Culture of Japan
New Year (Shohgatsu)
Doll's Festival (Girl's Day)
Children's Day
(Tango no sekku)
Star Festival (Tanabata)
Moon Viewing (Tsukimi)
Japanese Christmas
(St. Valentine's Day)
Name of Month
Japanese letters
Iroha Uta
Write your name in Japanese
Write your name in kanji (chinese letter)
Write your name in Japanese
Find kanji for your name.
Japanese Alphabet
(Iroha Uta)
Japanese Numbers
How many I's do you have?
How many You's are you?
How do you call your wife?

How do you call
How do you call
brother and sister?
How Japanese laugh?
Why Japan is Japan?
How Japan became Japan?
Iroha Uta: A traditional Japanese Alphabet


    First of all, I must tell you. The content here is no use for learning japanese language unless you are interested in japanese ancient literatures. But I think it help understanding the peculiarity of japanese culture.

    Japanese alphabet forms a poem with deep meaning. The picture left side above shows the so-called "iroha" the japanese alphabet in the brush pen handwritten style. In older days before late 1800's, brush pens were the only tool of writing. Every learned parsons in older days wrote this elegant style of letters. There are forty-eight letters as shown at the page of Japanese letters.
    The picture right side above shows it using "kanji" (Chinese chracters) according to the meaning thus making the meaning a bit clearer.

    The reading is as below.

letter-wise reading meaning-wise reading

    In meaning-wise reading, some irregularities are seen. is given the sound of "e". In modern japanese too, there are the case should be pronounced as "e". But in this case should be used in modern japanese. is given the sound of "kyoh". This is the typical of the peculiarity of so-called "historical kana usage". There are some others. is given the sound of "shoh", is given the sound of "choh". is given the sound of "i". This "historical kana usage" was the standard until 1946. One more to add, "" was not used in more old time. The reading should be judged from the context.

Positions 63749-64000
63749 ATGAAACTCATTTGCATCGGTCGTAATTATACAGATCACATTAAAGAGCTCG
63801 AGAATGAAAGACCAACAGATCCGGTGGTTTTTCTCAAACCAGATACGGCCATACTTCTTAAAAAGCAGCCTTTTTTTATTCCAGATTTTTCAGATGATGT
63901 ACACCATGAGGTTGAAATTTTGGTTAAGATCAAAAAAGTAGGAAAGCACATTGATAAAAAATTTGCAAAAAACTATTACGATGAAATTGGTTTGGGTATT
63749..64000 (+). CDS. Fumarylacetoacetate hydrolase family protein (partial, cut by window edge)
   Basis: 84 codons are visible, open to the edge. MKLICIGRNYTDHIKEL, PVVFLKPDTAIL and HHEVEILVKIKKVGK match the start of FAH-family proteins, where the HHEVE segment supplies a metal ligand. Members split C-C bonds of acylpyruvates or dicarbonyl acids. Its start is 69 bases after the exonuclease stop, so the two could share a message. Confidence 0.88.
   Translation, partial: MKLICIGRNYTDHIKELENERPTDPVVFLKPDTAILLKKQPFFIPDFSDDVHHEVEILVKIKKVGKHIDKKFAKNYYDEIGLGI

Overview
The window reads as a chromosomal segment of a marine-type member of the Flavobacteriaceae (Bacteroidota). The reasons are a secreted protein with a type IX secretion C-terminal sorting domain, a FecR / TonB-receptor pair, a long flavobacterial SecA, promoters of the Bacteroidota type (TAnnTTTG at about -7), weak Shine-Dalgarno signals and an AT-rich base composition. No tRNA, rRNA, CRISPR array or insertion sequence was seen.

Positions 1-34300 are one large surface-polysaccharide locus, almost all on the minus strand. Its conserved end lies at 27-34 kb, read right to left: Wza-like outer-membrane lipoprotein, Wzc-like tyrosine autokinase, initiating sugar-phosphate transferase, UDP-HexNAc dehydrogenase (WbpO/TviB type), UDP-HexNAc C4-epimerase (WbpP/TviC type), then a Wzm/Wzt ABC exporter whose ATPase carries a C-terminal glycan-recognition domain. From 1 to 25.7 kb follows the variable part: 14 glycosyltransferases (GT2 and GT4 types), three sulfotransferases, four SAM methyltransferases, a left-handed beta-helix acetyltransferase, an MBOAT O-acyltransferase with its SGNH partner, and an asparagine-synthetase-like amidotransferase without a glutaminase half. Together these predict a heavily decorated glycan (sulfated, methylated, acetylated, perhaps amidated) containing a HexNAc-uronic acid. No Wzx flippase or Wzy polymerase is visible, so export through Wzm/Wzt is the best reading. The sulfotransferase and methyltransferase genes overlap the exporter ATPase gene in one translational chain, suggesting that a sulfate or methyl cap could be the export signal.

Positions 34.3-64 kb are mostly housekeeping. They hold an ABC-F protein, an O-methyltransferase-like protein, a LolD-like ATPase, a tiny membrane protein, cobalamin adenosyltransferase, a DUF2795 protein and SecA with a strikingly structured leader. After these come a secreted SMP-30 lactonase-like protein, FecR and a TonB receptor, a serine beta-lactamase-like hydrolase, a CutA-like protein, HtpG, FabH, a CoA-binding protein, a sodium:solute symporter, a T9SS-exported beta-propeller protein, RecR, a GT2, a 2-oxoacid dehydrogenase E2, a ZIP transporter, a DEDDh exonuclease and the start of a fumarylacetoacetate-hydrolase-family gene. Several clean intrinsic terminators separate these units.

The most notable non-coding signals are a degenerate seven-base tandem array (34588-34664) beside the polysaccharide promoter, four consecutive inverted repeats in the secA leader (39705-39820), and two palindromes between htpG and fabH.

Now, what is the meaning? I am convinced you can not understand it. That is not your fault. No japanese can tell the meaning exactly. Now I will try translating according to my realization.

As any beauties go away as flowers fall.

Who can be eternal in this world?

Today, I went through difficulties in the real world,

and enjoyed a bit of happiness that does not last long.

Direct translation is as follows

As colors smell but fall.

Who are eternal in our world?

Today, I went through deep mountain of existing form,

and saw a shallow dream without being drunken.

    Color sometimes means beauty or attractiveness in poem. Even nowadays, "kanojo wa iro ke ga aru" means "She is sexy". The first two lines are rather easy to understand and explanations by others do not differ much. The latter two lines are difficult to realize and others explain otherwise. I thought existing form is this realistic world. Going through deep mountain is difficult. Dreams are expected to be happy one. Do you have expression "drunken in happiness". Happiness is fairy similar to wines. Isn't it?

05/Jun/28 Today I found a German site telling the meaning of "iroha uta". It tells the meaning as follows.

Die Blüen duften zwar, doch sind sie abgefallen.
Wer denn in unserer Welt wird unvergänglich sein?
Die Berge fernab von den Wechselfällen (des Lebens) heute überschreitend, werde ich keine seichten Träme mehr trämen bin auch nicht berauscht.

I translated it in english.

Bloom (jeunesse) savors but they are to fall.
Who in our world can be immortal.
Today, I went through the deep mountain (up-and-down-life) and I no longer see shallow dream nor be drunken.

This is another style of explanation seen also in Japan. "yumemishi" was taken as negative expression "yumemiji". My explanation take it as positive expression.